Mine is now the supreme pleasure of having viewed the Japanese cult hit Battle Royale. The premise goes like this: In the not too distant future, the Japanese economy has fallen into decline. Unemployment has skyrocketed, and the subsequent rise of unruly, disobedient youth causes the government to concoct the Millennium Educational Reform Act, a.k.a. the BR Act (“Battle Royale Act,” get it?). This act mandates the random selection of one class of students each year, which is then transported to a deserted island, and given three days to fight to the death in a massive free-for-all until one student emerges victorious, lest the powers-that-be kill them all via the nifty remote-controlled explosive collars the students have been fitted with. No, this doesn’t make a lick of sense. Would you have it any other way?
This is a fun, fun movie, and not just because a bunch of Japanese teens are running amok on a deserted island against their will, offing each other colorfully with a variety of weapons. That’s an endearing trait, to be sure, but what enhances it is the satirical attention given to their adolescence operating business-as-usual on the battlefield. Allies and enemies are made, personal vendettas persist, and puppy love is the general topic of discussion; all the while, the score cranks the melodrama to 11. The ultra-violent parallels to the otherwise prosaic pitfalls of the high school environment are unmistakable, and delivered in a far more entertaining and absurdist fashion than, say, an episode of “My So-Called Life.”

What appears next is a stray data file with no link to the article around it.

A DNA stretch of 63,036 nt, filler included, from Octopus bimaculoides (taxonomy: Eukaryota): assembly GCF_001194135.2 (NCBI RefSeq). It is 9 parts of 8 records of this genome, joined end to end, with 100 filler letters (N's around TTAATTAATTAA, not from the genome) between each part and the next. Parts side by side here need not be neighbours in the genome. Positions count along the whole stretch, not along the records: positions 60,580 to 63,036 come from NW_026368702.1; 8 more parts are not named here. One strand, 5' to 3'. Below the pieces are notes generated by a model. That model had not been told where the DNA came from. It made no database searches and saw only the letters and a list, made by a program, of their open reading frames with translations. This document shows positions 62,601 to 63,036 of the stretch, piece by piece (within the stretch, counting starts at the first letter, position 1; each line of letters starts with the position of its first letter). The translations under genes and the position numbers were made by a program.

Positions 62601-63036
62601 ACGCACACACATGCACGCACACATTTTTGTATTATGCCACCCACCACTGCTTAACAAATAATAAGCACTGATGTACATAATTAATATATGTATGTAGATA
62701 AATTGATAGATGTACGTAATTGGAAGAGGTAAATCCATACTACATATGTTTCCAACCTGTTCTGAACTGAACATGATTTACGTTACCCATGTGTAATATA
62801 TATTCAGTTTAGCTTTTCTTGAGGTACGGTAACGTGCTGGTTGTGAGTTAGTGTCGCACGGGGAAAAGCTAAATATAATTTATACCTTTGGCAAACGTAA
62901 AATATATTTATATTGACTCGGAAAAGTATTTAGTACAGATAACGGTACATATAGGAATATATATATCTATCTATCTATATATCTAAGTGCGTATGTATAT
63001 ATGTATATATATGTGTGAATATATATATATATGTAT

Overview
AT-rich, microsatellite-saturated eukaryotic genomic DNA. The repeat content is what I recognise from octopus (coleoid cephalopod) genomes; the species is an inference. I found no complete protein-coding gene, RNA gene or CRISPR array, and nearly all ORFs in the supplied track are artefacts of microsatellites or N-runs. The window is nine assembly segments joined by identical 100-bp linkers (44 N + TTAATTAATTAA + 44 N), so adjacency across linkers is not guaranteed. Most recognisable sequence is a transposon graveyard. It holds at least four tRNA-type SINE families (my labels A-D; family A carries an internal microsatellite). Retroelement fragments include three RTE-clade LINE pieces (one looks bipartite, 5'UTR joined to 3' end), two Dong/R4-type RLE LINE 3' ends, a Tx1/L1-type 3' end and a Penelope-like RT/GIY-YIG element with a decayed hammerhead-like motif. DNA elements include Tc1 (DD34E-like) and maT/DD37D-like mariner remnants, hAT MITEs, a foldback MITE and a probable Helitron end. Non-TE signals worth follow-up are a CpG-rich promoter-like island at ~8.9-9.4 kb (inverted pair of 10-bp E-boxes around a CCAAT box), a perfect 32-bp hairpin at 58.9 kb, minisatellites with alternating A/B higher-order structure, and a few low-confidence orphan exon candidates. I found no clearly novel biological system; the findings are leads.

Battle Royale II was released in Japan just last month. I’m keeping my fingers crossed that it makes it over here sooner than later, though I suspect the lingering post-Columbine climate will prove a bit too chilly for even a limited US release.